"... some proper measures to be taken in

the support of AMERICAN FREEDOM,..."

July 18, 1774

Support for Boston and appointment of a committee related to the First Continental Congress.

At the Gloucester County Court-House in Gloucester Town:

( southwest corner of King and Market Streets )

"At a general meeting of the magistrates, lawyers, freeholders, and other respectable inhabitants of the county of Gloucester, in New Jersey, held at the Court-House in the said county, July 18, 1774, the following resolutions were read, maturely considered, and unanimously agreed to; the third only excepted.


November 23, 1774

Joseph Ellis of Gloucester Town turns over funds raised by Gloucester County for the relief of Boston.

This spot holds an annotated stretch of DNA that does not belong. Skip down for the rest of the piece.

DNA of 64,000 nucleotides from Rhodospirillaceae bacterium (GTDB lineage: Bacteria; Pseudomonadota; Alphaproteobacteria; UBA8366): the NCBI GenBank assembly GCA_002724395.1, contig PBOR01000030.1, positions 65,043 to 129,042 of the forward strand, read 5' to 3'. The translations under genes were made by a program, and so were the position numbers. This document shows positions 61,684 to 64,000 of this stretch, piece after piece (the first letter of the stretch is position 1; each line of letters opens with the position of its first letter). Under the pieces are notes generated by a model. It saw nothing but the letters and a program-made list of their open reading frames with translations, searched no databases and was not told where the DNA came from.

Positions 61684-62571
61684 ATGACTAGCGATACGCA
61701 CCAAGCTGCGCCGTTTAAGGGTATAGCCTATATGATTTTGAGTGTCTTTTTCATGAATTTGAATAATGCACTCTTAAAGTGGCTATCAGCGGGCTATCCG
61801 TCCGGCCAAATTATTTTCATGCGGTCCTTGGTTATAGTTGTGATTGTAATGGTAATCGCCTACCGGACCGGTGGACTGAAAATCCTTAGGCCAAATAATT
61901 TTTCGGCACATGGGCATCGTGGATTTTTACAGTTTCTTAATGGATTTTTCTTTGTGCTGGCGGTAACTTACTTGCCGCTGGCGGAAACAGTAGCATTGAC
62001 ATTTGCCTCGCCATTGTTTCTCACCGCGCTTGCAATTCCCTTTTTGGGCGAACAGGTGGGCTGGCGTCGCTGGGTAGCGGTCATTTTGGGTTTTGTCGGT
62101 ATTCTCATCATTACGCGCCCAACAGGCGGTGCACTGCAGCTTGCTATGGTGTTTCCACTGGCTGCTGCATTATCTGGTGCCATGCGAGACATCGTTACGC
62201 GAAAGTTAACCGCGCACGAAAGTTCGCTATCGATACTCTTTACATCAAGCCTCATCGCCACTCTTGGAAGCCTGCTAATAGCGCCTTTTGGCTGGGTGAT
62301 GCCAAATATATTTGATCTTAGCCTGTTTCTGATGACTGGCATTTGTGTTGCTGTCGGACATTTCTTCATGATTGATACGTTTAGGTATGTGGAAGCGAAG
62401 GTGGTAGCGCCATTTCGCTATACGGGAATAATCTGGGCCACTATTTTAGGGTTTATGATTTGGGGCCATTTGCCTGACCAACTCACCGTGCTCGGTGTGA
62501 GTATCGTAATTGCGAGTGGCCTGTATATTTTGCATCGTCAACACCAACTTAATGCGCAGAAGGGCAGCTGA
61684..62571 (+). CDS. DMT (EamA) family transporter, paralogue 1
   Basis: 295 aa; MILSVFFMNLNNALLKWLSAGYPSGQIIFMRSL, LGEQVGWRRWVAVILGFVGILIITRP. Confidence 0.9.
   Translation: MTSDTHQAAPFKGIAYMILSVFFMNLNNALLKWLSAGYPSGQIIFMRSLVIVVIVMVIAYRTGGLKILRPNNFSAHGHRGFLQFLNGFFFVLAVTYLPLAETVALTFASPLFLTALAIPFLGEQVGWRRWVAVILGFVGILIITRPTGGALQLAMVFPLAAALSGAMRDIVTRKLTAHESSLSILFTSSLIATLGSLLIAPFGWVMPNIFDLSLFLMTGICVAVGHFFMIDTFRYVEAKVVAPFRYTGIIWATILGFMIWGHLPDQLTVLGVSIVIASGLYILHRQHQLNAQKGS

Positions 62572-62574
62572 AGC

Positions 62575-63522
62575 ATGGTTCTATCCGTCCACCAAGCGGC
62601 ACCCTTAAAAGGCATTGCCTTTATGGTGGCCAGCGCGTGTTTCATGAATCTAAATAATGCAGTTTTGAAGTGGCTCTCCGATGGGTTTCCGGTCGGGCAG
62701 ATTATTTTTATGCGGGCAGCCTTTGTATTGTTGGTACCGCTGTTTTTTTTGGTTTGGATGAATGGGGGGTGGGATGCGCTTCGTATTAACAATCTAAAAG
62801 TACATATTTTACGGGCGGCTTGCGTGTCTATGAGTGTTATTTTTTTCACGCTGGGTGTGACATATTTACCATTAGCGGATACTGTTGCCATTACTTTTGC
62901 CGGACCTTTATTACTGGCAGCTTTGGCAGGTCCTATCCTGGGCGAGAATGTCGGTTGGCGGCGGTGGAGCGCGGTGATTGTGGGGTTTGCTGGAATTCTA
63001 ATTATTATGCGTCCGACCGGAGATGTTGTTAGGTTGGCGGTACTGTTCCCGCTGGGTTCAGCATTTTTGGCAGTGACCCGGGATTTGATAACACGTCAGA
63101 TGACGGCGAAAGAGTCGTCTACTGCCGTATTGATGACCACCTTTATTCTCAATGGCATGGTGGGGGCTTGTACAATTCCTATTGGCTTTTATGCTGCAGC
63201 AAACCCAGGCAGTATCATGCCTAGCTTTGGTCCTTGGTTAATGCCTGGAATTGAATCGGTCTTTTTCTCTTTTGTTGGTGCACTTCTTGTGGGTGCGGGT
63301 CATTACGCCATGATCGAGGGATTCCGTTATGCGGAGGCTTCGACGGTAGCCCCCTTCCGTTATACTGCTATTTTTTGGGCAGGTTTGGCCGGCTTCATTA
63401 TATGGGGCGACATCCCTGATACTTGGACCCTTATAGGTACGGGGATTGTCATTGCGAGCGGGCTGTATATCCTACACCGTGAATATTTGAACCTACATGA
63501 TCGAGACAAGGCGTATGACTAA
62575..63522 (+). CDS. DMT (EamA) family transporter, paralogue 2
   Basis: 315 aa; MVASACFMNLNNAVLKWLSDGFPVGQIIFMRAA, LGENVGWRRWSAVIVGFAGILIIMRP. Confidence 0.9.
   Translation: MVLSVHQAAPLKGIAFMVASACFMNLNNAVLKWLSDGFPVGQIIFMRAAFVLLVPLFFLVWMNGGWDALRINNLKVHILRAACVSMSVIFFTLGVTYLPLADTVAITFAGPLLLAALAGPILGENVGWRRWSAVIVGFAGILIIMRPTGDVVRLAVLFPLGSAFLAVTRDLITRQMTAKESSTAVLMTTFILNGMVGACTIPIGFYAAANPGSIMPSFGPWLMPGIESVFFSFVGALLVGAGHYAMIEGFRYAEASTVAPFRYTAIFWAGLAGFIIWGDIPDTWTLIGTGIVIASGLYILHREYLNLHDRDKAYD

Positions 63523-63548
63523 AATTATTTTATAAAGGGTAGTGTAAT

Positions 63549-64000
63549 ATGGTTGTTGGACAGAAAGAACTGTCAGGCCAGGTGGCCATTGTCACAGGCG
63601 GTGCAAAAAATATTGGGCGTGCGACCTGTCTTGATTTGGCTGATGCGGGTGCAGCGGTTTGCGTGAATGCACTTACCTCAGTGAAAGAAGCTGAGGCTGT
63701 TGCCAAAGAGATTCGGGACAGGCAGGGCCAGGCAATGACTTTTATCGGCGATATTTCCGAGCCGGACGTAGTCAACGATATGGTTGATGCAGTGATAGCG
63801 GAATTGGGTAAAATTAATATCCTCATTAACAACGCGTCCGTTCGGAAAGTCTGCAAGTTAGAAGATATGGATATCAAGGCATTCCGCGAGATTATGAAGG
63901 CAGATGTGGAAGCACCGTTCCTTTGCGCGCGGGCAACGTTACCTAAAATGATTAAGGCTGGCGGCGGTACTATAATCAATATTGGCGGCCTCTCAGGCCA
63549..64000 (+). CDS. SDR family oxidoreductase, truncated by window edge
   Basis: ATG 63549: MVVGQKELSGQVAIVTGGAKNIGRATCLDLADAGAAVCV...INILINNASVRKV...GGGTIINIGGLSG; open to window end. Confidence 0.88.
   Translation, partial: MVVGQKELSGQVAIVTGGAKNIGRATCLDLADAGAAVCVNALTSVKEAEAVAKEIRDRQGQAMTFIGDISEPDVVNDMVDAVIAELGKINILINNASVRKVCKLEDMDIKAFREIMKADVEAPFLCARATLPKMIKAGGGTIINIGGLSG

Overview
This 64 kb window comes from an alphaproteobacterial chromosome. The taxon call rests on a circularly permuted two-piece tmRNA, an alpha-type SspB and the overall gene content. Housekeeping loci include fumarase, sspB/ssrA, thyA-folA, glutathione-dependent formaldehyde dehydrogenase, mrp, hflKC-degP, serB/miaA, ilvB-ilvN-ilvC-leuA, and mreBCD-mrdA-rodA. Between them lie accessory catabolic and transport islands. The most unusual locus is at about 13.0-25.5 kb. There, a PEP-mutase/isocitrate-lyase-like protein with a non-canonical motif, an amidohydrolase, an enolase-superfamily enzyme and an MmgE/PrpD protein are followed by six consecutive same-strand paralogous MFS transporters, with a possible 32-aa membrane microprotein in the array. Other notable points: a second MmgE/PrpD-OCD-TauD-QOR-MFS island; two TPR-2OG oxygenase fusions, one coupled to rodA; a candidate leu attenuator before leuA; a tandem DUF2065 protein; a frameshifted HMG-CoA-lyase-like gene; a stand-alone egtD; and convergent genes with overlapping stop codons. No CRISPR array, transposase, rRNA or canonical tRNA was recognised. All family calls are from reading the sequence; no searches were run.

Ellis having already fought in the French and Indian War, would go on the become a General in the NJ Militia. 

May 18, 1775

"A deadly enemy to Liberty lurks here"

Gloucester County instructions given to the committee related to the Second Continental Congress.  There is great distrust of the New Jersey's Royal Governor and those who in the Legislature.

The last line states:

"Our legislative representatives hold that important trust, not during the will of their constituents; nor for any limited time; but during the Governor's pleasure.

— A deadly enemy to Liberty lurks here!"

( Seems to say they think there is a 'fox in the hen house'.)

Click on image or hyperlink to view the full document at the Library of Congress:  https://www.loc.gov/resource/rbpe.09906600/

1777 - Quakers Jailed at Gloucester Town